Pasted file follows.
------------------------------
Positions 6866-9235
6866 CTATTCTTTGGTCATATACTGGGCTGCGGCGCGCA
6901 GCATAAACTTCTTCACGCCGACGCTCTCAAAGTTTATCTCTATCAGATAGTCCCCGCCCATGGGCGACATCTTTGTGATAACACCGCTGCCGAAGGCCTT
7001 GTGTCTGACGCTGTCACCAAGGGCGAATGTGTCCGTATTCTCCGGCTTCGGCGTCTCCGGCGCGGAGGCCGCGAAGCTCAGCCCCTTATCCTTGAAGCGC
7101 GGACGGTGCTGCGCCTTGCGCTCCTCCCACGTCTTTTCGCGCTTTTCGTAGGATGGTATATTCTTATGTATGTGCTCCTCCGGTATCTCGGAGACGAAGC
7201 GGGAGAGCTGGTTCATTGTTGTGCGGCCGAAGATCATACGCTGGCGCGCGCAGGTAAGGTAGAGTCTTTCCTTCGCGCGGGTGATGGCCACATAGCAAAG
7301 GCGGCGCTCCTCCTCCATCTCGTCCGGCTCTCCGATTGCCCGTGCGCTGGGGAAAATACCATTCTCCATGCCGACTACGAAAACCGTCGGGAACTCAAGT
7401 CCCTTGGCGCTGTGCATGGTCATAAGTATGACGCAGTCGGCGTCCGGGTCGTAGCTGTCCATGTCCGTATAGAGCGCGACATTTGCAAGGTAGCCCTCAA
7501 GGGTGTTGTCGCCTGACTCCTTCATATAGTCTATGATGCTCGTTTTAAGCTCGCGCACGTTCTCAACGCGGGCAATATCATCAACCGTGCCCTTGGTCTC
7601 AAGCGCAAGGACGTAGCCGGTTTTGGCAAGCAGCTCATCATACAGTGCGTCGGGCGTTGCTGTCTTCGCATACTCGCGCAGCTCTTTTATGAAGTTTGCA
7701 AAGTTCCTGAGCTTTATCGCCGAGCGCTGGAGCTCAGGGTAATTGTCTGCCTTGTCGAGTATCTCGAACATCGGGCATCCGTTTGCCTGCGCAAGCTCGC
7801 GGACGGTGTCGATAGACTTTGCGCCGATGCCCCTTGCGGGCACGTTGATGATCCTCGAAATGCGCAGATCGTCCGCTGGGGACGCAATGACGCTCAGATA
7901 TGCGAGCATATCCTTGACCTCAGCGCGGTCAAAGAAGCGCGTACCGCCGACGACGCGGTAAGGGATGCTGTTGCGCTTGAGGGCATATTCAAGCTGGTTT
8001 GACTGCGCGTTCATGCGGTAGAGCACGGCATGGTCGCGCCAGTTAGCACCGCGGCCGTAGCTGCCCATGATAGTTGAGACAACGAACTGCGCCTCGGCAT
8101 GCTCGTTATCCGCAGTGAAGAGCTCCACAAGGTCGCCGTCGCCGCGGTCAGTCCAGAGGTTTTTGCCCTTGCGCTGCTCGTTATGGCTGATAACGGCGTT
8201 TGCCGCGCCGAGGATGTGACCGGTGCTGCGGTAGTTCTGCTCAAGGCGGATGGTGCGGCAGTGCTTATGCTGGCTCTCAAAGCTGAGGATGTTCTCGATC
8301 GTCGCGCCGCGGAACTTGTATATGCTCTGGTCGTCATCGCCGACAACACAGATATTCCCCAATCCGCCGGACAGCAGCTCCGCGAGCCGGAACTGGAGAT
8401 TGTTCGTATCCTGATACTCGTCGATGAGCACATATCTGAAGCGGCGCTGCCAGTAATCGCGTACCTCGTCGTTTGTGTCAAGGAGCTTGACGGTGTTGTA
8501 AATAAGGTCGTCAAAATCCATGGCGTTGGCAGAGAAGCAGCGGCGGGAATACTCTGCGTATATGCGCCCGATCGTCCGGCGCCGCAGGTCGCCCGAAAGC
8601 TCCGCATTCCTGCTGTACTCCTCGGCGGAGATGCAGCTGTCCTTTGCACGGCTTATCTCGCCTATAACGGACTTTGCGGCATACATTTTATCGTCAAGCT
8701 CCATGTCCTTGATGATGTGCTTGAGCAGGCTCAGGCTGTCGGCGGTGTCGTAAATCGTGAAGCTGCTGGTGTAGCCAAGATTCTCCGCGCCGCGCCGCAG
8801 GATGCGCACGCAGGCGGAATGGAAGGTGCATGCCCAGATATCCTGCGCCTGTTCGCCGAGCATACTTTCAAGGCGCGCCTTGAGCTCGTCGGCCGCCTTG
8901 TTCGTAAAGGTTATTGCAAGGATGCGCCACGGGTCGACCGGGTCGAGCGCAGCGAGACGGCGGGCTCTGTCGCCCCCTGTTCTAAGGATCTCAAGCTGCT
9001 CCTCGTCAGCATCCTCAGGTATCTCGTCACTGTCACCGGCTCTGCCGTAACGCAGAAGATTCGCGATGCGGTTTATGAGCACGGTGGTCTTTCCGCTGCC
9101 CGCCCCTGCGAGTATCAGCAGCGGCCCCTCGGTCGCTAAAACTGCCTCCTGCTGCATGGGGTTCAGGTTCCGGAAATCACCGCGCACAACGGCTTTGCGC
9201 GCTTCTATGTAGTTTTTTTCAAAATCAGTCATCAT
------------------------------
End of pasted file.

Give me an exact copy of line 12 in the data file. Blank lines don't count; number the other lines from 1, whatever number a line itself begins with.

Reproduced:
7801 GGACGGTGTCGATAGACTTTGCGCCGATGCCCCTTGCGGGCACGTTGATGATCCTCGAAATGCGCAGATCGTCCGCTGGGGACGCAATGACGCTCAGATA